• Eat at Superhero Burger for a fun local spot, but it is Norway so even the basic meal will run you about 20 USD
  • Klatresenter is a local bouldering gym with some fun problems and a decent space for rec, and the prices are comparable to a gym in the states (roughly 15 USD for a day pass)
  • Skip buses and walk, a short ride can cost 5 USD
  • Get out of town and hike, there are countless trails and areas to explore
  • Hop a ferry towards Rissa and explore the countryside
    • My stay in Rissa was courtesy of the wonderful hospitality of a local family, and I have no experience in where to find accommodations otherwise, but what I can tell you is the hiking is absolutely gorgeous and the town is picturesque.
    • Hike #blåheia for a great view of the surrounding area and a chance to see out to sea
  • Roam the streets at night for a gorgeous streets all to yourself (the entire city is very safe)
  • Everywhere takes visa (other than the bus)
  • Shop at the grocery and cook to save money, there are sections in the shop with discount items that easily can make up a meal for under 5 USD

What if I travel to…Stockholm, Sweden? ($25-$45/day)

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Stockholm is the most expensive city I have traveled to, even above London. Transportation from the airport is the first punch, followed by many more gut wrenching decisions of to eat or not to eat. I have been to Stockholm on two separate occasions, both in the winter of 2017, and loved the city but could not afford to enjoy it. My hostel was full of others who felt the same, and after two or three days I noticed that many of us were spending more time socializing inside then out in the city, which is quite rare in a hostel with dozens of occupants.

  • Stay at Citybackers for the best location, cheapest digs, and unlimited free pasta (this is huge in a city where the grocery store can run you $5 a meal). Ask the hostel staff if you can take their recyclable glass and cans to the store for credit to stretch the dime furthest. I was able to pay for lunch and snacks my last day with just a small grocery bag worth.  Free ice skate rentals and sauna in the winter.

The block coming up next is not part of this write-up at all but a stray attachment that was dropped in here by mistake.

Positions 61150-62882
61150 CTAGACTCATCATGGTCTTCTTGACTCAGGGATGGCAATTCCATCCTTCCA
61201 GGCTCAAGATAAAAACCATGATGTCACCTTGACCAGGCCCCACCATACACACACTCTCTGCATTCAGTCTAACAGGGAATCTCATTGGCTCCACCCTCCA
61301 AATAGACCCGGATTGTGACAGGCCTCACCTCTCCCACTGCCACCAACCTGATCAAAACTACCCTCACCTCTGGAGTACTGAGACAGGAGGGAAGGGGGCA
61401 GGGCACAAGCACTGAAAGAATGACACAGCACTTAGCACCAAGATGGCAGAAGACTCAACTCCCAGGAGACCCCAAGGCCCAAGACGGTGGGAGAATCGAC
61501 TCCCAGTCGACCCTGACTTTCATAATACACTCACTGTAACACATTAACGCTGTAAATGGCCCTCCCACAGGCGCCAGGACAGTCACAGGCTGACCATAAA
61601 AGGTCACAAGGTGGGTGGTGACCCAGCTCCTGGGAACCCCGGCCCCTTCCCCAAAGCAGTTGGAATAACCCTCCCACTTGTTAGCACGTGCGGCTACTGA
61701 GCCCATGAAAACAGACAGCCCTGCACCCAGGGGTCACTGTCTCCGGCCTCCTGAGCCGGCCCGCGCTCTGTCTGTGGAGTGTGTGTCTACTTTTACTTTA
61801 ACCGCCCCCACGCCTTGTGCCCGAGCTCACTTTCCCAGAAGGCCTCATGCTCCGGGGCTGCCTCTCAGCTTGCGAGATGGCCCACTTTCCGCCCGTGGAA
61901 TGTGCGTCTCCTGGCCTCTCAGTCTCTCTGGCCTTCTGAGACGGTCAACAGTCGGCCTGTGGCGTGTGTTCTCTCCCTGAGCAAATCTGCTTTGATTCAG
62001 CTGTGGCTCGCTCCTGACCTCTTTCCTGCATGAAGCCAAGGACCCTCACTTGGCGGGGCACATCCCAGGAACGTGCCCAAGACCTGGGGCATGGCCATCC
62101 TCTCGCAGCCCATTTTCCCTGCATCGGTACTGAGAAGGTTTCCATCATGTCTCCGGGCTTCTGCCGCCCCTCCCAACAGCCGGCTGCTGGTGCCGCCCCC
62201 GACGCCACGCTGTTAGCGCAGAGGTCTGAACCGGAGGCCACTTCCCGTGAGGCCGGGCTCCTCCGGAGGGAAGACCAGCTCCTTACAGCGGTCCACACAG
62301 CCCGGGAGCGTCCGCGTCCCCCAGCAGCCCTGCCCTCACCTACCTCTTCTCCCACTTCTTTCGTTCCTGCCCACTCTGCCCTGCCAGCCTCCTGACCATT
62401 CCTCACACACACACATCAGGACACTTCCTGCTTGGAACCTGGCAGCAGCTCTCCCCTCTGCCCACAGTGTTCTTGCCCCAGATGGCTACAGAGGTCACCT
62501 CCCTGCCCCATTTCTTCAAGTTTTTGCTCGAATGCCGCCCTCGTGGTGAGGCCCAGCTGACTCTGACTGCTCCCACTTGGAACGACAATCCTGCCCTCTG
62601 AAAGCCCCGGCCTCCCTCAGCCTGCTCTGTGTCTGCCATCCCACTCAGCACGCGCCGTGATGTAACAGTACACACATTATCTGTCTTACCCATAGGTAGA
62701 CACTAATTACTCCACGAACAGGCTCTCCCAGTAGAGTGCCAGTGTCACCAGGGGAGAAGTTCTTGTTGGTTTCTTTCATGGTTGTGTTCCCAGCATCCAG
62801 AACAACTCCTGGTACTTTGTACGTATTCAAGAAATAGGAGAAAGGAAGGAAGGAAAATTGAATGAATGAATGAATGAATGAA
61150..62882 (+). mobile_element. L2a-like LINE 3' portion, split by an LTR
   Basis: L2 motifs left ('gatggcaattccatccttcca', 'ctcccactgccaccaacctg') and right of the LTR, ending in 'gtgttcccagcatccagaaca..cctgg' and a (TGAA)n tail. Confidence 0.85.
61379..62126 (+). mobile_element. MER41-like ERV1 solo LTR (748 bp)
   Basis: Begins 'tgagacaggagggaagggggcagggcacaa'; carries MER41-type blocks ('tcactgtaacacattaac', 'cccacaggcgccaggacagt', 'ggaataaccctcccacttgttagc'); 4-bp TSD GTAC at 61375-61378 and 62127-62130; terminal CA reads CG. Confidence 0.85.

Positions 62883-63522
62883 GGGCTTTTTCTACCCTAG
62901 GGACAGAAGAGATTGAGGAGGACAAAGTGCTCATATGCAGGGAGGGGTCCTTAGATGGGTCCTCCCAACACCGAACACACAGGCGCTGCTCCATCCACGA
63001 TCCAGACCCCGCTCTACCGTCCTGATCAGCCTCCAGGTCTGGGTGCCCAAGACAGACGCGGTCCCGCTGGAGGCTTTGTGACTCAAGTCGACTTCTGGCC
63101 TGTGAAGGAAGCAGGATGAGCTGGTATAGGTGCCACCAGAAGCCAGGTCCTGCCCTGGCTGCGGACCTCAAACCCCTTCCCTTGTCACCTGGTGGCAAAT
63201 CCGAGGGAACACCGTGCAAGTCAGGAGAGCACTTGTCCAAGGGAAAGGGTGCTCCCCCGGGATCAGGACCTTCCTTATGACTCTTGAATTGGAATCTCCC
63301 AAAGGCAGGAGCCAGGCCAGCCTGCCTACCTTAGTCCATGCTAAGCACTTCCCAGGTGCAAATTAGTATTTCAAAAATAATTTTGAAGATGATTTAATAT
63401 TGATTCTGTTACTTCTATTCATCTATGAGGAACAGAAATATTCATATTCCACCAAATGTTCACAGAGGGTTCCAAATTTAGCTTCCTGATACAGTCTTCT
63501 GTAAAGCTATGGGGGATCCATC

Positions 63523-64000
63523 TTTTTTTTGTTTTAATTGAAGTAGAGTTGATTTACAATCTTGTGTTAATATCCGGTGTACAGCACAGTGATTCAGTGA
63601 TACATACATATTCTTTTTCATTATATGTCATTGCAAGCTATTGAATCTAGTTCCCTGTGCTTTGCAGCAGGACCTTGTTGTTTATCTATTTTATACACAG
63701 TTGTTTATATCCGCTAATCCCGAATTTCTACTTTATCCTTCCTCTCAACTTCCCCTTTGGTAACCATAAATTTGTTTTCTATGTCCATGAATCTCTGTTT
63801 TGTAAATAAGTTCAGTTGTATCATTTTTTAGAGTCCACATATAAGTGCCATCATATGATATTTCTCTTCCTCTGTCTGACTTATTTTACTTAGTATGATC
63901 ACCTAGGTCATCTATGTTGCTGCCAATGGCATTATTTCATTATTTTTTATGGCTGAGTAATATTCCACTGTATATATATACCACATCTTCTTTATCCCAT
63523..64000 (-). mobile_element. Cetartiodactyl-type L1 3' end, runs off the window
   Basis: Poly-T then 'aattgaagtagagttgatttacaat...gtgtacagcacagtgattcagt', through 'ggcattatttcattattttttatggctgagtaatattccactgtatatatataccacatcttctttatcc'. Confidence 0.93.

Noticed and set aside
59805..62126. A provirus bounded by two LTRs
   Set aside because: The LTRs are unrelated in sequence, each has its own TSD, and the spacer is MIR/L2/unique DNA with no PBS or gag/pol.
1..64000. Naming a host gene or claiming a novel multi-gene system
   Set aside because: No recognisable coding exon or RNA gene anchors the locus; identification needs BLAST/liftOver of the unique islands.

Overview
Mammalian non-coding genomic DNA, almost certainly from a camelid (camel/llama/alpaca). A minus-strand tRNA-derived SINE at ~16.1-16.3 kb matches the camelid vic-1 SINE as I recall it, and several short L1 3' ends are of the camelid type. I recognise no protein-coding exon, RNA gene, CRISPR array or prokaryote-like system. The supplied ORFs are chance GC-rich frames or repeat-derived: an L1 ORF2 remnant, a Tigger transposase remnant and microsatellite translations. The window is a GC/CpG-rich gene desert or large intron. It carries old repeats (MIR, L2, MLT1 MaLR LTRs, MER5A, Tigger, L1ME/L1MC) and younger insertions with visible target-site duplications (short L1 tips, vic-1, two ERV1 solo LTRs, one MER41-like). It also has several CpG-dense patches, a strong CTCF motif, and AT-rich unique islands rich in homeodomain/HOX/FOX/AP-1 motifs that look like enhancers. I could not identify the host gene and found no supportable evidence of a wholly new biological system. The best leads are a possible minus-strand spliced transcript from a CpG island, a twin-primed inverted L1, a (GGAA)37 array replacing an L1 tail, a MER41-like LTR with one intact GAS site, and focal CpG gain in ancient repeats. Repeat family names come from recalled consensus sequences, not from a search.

• If you love beer, never go to a bar. The cheapest drinks are at the Systembolaget, state run liqueur stores that cannot even sell cold beer because it is unfair marketing and do not open until about noon while closing at 1900.
  • Don’t bother with cash, everywhere takes visa
  • Ice skating in the city center is a must in the winter months, and as its a free activity it makes it even more spectacular

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  • Walk everywhere, the public transport is great but expensive and the city can be traversed in an hour in any direction
  • Eat at Max for local fast food at a decent price, located just one street away from Central Station
  • Check out old town and the palace for a look at a less modern Stockholm. If during the holiday season you will find several decent Christmas markets with free samples

 

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Surströmming
  • Do not, I repeat, do not try surströmming. It a local food staple that consist of canned fermented fish, and is the foulest thing I have smelt or tasted on four continents.
  • Check out the multitude of museums around the city, many of which are free and all of which are a chance to get out of the cold
  • Fly into Skavsta airport for the cheapest flights but expect an hour bus ride (WiFi for free) to the city and an additional 15 euro round trip over the journey to a different airport (my flight from London to Stockholm was 11 USD and later round trip to Nis was 35 USD)
  • Lunch buffets are popular in the city and for about 15 euro you can get all you can eat at various locations

What if I travel to… Tivoli, Italy? ($10- $20/day)

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Getting out of Rome can be not only refreshing, but imperative to leaving Italy with a positive outlook. Just a short tube and one hour bus away (3.5 euro), this town offers historic villas, expansive views of the Roman Campagna, and great food on a backpackers dime. Depending on what you want to see, this town can eat up half a day or take sun up to sun down, it is all about your speed and pocket.